Australian Six

Why did it take until the late 1940s for Australia to develop it's own car industry; whilst even then it was only a subsidiary (Holden) of American car manufacturer General Motors that first set up a production line? It was not as if the demand wasn't there. The first Holdens came off the production line in 1948 with a two year waiting list so many Australians still had to suffer the indignity of buying cars from foreign manufacturers. Why hadn't made cars in Australia earlier?

They had. It could all have been so different if, back in 1919, an innovative engineer from Sydney called Frederick Hugh Gordon had been given a little help, either by the government or other potential financial backers.

In 1918 Gordon was determined to manufacture cars in Australia using bought in components from abroad where necessary, and locally produced Australian parts where possible. Chevrolet in America provided various components, Rutenber in Illinois supplied six cylinder engines and other bits and pieces were sourced from all over the globe. Production began in a Sydney factory in 1919 with a choice of six models; the labour force was expanded to 200 giving preference to returned ex-soldiers and it was claimed that the cars were 'Made in Australia, by Australians, for Australia' although whether this would comply with current day trades description legislation is debatable!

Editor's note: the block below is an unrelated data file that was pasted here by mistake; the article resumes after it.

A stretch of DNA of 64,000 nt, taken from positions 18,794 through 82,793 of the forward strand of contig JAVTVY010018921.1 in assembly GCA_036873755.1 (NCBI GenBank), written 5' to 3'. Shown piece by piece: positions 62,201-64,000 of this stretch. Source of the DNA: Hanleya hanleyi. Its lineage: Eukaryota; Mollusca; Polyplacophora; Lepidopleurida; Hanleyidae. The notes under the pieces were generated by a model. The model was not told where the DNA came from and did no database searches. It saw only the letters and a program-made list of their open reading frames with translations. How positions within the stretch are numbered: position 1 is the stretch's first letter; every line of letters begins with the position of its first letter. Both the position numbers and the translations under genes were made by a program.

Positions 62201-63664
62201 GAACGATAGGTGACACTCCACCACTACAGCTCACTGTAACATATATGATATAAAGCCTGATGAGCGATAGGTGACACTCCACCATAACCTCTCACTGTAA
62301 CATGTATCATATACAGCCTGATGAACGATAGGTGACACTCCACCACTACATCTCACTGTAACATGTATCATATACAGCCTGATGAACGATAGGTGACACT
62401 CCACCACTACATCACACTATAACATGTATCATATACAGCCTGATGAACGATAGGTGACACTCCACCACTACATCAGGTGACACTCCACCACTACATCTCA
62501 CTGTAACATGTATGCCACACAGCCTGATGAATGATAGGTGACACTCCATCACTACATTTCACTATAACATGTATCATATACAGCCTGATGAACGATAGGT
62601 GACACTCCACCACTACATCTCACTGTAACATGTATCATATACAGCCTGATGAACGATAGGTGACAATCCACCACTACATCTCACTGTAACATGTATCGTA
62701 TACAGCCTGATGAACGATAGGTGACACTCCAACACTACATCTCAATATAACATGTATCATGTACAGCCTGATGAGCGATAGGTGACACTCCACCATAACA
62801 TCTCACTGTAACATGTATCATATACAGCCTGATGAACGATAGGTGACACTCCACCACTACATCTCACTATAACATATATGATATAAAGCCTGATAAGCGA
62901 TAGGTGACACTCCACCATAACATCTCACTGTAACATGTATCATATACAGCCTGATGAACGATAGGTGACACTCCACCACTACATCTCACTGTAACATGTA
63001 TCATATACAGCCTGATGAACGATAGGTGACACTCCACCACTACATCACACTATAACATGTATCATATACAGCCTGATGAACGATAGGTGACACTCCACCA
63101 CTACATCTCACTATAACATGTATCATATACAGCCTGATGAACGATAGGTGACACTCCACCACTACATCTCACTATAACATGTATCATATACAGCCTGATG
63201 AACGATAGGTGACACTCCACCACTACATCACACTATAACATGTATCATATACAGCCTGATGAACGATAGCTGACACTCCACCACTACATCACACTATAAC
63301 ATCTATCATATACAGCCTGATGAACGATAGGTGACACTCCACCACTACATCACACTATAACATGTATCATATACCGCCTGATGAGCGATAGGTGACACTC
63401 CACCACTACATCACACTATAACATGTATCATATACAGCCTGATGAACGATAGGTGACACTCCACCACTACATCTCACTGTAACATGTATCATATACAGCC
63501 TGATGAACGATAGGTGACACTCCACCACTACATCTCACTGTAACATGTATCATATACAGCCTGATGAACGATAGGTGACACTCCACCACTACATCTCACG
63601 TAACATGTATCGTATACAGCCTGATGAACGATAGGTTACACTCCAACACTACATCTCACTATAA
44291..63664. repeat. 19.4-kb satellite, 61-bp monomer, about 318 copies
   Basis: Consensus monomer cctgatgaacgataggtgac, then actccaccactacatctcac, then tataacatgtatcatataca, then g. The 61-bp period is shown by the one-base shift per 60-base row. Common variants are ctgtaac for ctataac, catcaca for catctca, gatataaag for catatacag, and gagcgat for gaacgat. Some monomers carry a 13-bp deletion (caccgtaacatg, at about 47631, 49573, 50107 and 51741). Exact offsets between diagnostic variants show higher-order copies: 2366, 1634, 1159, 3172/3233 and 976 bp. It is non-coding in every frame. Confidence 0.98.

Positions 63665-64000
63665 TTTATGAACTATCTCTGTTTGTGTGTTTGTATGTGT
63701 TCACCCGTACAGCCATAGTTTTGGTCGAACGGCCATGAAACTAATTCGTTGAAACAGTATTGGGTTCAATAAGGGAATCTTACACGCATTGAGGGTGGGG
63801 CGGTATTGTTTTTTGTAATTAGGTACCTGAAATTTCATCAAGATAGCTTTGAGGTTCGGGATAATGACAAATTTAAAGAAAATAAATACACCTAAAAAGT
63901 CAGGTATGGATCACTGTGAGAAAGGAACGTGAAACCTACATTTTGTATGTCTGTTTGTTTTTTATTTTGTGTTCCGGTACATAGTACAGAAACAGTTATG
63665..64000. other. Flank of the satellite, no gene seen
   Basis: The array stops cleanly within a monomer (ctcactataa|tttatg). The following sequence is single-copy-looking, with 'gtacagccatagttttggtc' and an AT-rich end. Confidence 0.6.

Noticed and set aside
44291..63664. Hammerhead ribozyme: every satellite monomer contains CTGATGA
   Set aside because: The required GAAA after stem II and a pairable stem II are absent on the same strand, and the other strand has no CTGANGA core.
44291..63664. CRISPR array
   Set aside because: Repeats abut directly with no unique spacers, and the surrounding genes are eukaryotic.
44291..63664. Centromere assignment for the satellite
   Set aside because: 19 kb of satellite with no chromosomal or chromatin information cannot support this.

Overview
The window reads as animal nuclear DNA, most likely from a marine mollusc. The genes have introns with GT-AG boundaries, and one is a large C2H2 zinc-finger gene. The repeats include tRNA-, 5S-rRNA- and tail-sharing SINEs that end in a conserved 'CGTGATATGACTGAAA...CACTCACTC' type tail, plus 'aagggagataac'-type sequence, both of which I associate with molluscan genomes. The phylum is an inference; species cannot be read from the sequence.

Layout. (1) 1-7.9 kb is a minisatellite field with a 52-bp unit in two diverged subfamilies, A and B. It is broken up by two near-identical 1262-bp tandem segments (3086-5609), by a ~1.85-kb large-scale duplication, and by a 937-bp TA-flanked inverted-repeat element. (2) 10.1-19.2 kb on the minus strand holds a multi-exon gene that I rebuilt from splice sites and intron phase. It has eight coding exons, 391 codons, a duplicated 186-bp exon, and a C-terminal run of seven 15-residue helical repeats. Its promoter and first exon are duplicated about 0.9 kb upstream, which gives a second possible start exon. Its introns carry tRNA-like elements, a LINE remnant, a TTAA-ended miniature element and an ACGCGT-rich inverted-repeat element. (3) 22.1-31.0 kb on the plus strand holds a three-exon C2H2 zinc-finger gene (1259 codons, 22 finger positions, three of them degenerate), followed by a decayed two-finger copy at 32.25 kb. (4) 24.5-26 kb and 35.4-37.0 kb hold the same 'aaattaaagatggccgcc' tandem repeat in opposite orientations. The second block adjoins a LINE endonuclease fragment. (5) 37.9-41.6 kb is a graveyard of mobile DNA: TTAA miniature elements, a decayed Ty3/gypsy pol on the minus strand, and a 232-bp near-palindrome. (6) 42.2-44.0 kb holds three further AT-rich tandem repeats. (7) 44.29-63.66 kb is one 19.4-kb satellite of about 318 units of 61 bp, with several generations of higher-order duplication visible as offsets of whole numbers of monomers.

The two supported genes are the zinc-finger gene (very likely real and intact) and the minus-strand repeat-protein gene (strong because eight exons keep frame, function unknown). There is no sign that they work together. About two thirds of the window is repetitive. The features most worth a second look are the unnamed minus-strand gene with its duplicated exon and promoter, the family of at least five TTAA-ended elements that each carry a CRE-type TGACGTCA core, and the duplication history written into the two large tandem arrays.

The laudable aim of using locally produced parts as much as possible was one of the factors that led to the company's downfall. The truth was that the experience of manufacturing car components and also the economies of scale simply didn't exist in Australia after the First World War. Around 500 cars were said to have been manufactured by the business before it finally shut down in 1925 citing the high cost of creating the car locally as the major reason, and indeed a number of financial crises had already been experienced.

Was it a good car? That is debatable; it has been estimated that only about 16 of them still exist and by no means all of these are still in running condition. Could it have been a long-term viable proposition with better financial controls? Possibly, but a long-term financing package would have had to have been available to get costs down and quality up to the standards which were essential if this completely new industry was to survive against international (and particularly United States) competitors. nevertheless it was a brave attempt to start car manufacture from scratch in Australia and if more assistance had been available from the Australian government perhaps it could have helped to established a home grown car industry several decades earlier than it did in fact do so.

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